Google Is Working On A New Web Standard Called WebBundles Which Is Dangerous To The Privacy Of Internet Users, Security Researchers Warned

Google is proposing a new web standard that allows sites to ‘bundle’ an entire webpage into a single file, and it could made it impossible for web browsers to process sub-resources by Uniform Resource Locator (URL). Called the WebBundles, it is dangerous to transparency as well as the privacy of internet users. According to Google, the new technology offers a lot of unique features as well as benefits including that it enables executable JavaScript. However, not everyone agrees with the company’s assessment and description of the new technology.

Peter Snyder, a privacy researcher, published an analysis of the new standard that highlights the dangers of WebBundles in regards to content blocking, the privacy of internet users, and the Open Web in general. In a blog post, the developer of privacy-focused browser Brave and Senior Privacy Researcher at Brave Software, Peter Snyder, wrote that the new standard could allow marketers and malicious actors to circumvent security and privacy protections.

Google’s new WebBundles standard could render ad-blockers redundant, preventing ad-blockers from intercepting resources via the usual avenue. The security researcher first expressed concern about the plans back in February of this year and he claimed that he is collaborating with relevant parties to rectify issues with the WebBundles standard, however, apparently to no avail.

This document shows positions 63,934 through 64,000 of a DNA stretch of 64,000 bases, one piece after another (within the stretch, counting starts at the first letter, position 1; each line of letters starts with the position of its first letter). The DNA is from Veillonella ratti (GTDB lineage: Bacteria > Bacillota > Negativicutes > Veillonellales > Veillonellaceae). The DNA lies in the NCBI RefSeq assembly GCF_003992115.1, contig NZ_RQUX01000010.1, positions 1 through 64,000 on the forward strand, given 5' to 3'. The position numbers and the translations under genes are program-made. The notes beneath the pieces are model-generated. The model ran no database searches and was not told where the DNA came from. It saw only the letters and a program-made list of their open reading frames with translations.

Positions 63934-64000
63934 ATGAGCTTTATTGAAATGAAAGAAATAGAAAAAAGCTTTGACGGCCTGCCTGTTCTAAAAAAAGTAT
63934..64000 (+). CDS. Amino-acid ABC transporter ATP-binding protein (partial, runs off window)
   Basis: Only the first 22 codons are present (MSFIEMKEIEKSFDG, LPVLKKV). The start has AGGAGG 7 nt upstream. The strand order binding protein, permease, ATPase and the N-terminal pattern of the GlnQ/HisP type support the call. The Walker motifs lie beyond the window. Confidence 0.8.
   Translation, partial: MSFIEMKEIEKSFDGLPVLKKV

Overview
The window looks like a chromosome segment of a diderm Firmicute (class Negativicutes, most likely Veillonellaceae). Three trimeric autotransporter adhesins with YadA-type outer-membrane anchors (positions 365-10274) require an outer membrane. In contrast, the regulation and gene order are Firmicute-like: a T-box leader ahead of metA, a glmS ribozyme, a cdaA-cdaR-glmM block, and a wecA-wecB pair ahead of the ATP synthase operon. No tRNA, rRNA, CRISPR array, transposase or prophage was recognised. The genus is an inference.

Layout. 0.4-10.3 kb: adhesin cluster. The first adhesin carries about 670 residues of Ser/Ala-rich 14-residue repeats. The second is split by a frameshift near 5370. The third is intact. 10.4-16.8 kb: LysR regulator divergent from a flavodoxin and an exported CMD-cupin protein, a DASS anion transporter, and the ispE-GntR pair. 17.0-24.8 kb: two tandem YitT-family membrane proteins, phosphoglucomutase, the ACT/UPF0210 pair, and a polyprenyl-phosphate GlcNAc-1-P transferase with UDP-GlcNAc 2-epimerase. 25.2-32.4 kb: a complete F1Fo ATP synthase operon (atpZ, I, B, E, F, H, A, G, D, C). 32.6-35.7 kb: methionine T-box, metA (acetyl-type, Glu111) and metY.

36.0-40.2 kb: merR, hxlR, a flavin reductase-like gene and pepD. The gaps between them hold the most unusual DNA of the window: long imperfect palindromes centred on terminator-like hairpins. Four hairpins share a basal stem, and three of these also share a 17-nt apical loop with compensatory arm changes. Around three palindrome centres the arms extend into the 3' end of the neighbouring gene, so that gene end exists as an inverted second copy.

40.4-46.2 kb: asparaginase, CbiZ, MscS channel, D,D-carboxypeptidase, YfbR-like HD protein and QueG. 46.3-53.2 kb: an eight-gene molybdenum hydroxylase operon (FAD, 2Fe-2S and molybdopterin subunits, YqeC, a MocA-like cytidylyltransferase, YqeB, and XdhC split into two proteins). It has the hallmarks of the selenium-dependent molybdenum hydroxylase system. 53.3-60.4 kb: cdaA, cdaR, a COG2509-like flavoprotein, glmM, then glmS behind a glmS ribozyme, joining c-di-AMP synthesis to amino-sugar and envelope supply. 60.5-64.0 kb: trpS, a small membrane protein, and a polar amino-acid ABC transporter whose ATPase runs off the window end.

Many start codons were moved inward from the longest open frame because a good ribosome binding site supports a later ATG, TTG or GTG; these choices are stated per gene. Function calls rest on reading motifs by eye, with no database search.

Google has designed the standard to ensure the integrity of webpages and their sub-resources by letting sites collect resources together into a single file. CDN (content delivery networks) will be able to serve the websites by packaging up resources into a .wbn file. But Snyder explained that the standard will also inhibit the effectiveness of ad-blockers. In the blog post, Snyder wrote that this threatens to change the web from a hyperlinked collection of website resources to opaque all-or-nothing ‘blobs.’ Currently, when a user opens a webpage in any browser, content such as pictures or scripts gets loaded individually.

The security researcher believes that WebBundles will allow cybercriminals to evade security and privacy measures via several different avenues. Cybercriminals may use WebBundles to randomize URLs, reuse them, and even hide dangerous URLs. Although Snyder sees the benefits of the new web standard, he argues that these breaches of privacy will be made quicker to penetrate if Google releases the standard in its current state. Google has already integrated WebBundles in Chromium and development versions of Chrome, however, the experimental tool is currently disabled. You can enable the feature on chrome://flags by searching for the term ‘WebBundles.’

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